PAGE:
Researchers at the Johns Hopkins School of Medicine and Johns Hopkins Bloomberg School of Public Health in Baltimore, Maryland recently evaluated the importance of performing follow-up positron emission tomography/computed tomography (PET/CT) studies in lung cancer patients. The study was published in the Journal of Nuclear Medicine and is entitled “18F-FDG PET/CT and Lung Cancer: Value of Fourth and Subsequent Posttherapy Follow-up Scans for Patient Management.”
According to the American Lung Association, lung cancer is the primary cause of cancer-related deaths in the United States and worldwide for both men and women. The U.S. will have an estimated 221,200 new cases and 158,000 deaths in 2015 alone. Upon diagnosis of the disease and primary treatment, follow-up appointments are extremely important to detect cancer recurrence or metastasis.
A PET/CT scan is an imaging tool that combines two scan techniques in one exam: a PET scan and a CT scan. The CT scan allows the generation of cross-sectional images of anatomical structures. The PET scan can yield three-dimensional images of tissue function or cell activity by detecting the radiation emitted from the patient who has received a radioactive glucose injection (also referred to as 18F-FDG). Although all cells in the body use glucose as an energy source, cancer cells due to their faster growth require higher levels of glucose, and this is the principle behind cancer detection with 18F-FDG in PET scan. The PET/CT scan combined technique can therefore provide data regarding the location, nature and the extent of the lesion or malignancy, being mainly used for the diagnosis and assessment of malignant diseases, metastases and evaluation of treatment responses.
The Center for Medicare and Medicaid Services recently declared that only three follow-up 18F-FDG PET/CT scans will be funded per patient after completion of the initial anticancer therapy. This study aimed to assess the added value of four or more follow-up PET/CT scans in the clinical evaluation and influence on patient management.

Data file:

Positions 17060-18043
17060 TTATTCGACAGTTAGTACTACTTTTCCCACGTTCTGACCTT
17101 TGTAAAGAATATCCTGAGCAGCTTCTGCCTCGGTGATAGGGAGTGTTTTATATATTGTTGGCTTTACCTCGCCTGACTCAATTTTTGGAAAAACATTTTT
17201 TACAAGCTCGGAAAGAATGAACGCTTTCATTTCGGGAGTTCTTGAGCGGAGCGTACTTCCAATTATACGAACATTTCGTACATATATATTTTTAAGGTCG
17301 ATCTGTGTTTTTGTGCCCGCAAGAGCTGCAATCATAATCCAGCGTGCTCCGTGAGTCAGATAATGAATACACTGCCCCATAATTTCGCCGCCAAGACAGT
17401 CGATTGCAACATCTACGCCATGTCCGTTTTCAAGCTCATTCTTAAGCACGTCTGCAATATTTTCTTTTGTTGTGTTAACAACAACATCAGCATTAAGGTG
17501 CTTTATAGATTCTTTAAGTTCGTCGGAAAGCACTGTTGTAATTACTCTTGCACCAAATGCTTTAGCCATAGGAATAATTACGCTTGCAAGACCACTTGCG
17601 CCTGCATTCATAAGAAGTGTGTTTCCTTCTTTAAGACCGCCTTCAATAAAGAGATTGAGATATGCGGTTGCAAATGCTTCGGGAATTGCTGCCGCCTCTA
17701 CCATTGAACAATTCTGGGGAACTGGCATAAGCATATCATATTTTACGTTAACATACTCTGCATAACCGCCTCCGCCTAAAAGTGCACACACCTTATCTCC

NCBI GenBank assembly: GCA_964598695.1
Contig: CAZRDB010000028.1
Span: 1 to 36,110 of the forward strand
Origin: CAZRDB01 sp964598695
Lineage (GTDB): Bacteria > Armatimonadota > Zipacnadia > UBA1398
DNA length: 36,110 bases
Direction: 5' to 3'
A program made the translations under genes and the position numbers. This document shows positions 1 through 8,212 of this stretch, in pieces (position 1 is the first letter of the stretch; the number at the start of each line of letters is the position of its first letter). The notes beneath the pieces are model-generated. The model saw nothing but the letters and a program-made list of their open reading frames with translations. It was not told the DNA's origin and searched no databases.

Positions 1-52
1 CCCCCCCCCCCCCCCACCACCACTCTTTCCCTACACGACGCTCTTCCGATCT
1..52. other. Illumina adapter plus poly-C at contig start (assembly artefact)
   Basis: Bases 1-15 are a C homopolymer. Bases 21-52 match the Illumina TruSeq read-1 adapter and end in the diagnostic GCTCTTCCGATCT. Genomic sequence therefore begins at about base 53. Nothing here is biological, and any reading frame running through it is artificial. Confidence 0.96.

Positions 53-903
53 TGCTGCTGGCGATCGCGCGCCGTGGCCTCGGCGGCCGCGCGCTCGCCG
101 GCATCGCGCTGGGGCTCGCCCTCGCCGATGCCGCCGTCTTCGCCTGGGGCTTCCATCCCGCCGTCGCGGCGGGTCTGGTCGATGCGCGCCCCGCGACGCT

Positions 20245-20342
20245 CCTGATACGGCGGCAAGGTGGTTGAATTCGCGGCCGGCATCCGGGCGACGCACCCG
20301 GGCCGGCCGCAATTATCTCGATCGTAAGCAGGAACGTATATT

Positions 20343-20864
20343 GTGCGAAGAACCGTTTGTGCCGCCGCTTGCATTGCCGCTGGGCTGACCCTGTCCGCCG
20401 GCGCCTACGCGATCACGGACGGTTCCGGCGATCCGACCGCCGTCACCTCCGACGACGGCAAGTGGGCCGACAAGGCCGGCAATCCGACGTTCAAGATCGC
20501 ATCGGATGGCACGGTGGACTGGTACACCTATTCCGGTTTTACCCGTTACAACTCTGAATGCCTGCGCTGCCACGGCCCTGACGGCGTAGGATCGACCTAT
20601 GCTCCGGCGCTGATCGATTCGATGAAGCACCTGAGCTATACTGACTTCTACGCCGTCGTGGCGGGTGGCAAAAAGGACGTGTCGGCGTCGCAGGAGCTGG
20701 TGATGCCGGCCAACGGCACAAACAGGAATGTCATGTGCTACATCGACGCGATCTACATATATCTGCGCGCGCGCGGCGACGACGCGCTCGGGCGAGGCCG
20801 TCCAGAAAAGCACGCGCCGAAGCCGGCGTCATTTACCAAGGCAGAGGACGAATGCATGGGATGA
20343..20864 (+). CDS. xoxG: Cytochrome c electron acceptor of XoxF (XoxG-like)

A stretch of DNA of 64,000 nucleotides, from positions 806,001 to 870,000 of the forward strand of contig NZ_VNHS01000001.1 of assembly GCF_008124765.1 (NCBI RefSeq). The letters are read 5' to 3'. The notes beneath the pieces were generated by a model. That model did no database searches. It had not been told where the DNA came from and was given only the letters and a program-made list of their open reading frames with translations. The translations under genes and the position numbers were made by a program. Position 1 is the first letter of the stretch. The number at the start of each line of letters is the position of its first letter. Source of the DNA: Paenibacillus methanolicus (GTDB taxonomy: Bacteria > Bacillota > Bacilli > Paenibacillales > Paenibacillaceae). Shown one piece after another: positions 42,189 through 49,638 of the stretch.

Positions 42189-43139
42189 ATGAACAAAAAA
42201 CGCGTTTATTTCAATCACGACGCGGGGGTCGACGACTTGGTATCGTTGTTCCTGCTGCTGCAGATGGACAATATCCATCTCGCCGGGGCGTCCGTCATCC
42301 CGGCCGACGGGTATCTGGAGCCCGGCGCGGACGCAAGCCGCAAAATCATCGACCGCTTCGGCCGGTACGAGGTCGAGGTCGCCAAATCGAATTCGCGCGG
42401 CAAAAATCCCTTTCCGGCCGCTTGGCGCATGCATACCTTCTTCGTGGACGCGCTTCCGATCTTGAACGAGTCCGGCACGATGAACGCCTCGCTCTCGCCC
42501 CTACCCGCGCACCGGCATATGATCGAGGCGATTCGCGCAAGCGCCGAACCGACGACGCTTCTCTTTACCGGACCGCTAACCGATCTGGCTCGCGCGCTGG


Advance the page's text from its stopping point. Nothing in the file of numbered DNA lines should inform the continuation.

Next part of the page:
Researchers conducted a retrospective study, comprising a total of 1,171 patients with biopsy proven lung cancer and who had been submitted to 18F-FDG PET/CT scans. 85 patients (7.3%) were found to have four or more follow-up PET/CT scans (in a total of 285 scans), in which the results correlated with clinical evaluation and treatment alterations. Of all these 285 scans, 149 (52.28%) were interpreted as positive for metastasis or recurrence, while 136 (47.7%) were considered negative. In 44.3% of the scans, recurrence or metastasis was identified in cases without clinical suspicion, and in 28.1% of the patients, the PET/CT scan resulted in a treatment alteration.
The team concluded that additional 18F-FDG PET/CT scans, besides the established three scans, in follow-up assessments after primary anti-tumor treatment added value to the patient’s medical evaluation and resulted in a change in patient management in 28.1% of the time.
“Although the value of FDG PET/CT has been established in the follow-up of patients with lung cancer, this study specifically looks at the value of the fourth and subsequent follow-up PET/CT studies, which has not been addressed in any prior studies,” explained the study’s senior author Dr. Rathan Subramaniam in a news release. “We now need to establish similar evidence for other human solid tumors.”
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